Hands up all those of you who'd forgotten that Fisker Automotive still exists?
The company might not have produced a car in over a year, but the struggling firm is still yet to declare bankruptcy too, as it sits in some kind of automotive hibernation until an investor or buyer can be found.
Fisker is worth a mere fraction of the $1.4 billion that originally went into the company, including its $192 million Department of Energy loan. As AutoBild reports (via our sister site Motor Authority), a German group is said to be interested in acquiring the company, for a mere $25 million.
The Frankfurt-based group, Fritz Nol, has already drawn up a restructuring plan for Fisker. One of the largest elements would involve moving Fisker production from independent Finnish manufacturer Valmet to a facility in the U.S.--likely the Wilmington, Delaware facility bought by Fisker to build its stillborn second model, the Atlantic. Fritz Nol would be getting good value for money from such a deal--the ex-GM facility cost Fisker $20 million in the first place...
The German firm would have to invest more than $25 million to get the electric automaker going again, but if the bid is successful Fritz Nol aims to build 2,500 more Karmas, before adding other planned models like the Surf shooting brake and Sunset convertible.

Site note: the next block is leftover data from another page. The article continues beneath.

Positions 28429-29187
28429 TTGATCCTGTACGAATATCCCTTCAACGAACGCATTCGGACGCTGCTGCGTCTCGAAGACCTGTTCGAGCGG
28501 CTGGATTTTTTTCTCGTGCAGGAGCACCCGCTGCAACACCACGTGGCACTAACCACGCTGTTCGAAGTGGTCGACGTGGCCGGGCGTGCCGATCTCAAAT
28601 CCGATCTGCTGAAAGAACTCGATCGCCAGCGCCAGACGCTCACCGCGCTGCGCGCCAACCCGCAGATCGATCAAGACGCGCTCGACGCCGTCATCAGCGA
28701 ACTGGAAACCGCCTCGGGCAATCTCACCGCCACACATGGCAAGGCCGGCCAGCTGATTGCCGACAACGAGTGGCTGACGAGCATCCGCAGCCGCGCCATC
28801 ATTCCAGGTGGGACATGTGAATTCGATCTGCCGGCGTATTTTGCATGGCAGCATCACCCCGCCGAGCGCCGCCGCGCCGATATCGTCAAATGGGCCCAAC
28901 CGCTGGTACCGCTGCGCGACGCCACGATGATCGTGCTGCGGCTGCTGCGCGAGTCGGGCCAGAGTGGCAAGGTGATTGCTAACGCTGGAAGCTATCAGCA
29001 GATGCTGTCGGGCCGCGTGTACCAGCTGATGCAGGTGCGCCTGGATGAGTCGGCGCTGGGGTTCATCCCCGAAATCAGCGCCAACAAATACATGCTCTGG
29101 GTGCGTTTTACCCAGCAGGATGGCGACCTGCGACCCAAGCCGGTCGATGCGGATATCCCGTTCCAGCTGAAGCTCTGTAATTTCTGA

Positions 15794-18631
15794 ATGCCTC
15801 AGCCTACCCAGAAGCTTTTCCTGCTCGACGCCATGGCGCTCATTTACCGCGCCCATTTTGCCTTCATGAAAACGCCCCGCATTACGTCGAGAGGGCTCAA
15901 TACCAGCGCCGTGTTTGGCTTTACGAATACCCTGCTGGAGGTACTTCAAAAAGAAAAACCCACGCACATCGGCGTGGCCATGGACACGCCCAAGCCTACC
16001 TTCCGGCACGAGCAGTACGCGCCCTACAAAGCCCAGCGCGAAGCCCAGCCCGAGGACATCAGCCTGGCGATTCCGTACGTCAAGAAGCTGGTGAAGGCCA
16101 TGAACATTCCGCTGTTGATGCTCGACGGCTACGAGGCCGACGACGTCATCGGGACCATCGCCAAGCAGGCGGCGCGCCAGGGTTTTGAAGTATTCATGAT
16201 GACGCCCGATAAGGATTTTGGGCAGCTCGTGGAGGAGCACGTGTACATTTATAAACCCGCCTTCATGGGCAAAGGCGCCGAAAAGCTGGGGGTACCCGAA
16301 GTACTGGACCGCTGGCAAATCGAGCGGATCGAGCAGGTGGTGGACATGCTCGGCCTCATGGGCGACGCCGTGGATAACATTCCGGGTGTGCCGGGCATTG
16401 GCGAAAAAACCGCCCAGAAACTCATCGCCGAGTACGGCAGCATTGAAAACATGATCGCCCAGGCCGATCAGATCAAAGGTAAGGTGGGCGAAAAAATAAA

Fritz Nol is just one of several investors who've shown an interest since the company laid off most of its staff back in April. Bob Lutz, whose VL Automotive concern previewed a V-8-powered Karma called the Destino, put in a bid back in May. Fisker's namesake and original founder Henrik Fisker also showed an interest in the company, with the backing of a Hong Kong-based investor group. Fisker had left his company a few months earlier, in March.
Since the bankruptcy of battery supplier A123 systems last year, Fisker Automotive has suffered a continual downward slide. Fires, flooding at a Hurricane Sandy-ravaged port and subsequent issues with insurance following the incident compounded with other issues, leaving the automaker struggling for survival.
With investors still interested there may yet be hope for Fisker--but the company is worth the smallest fraction of what it once was.
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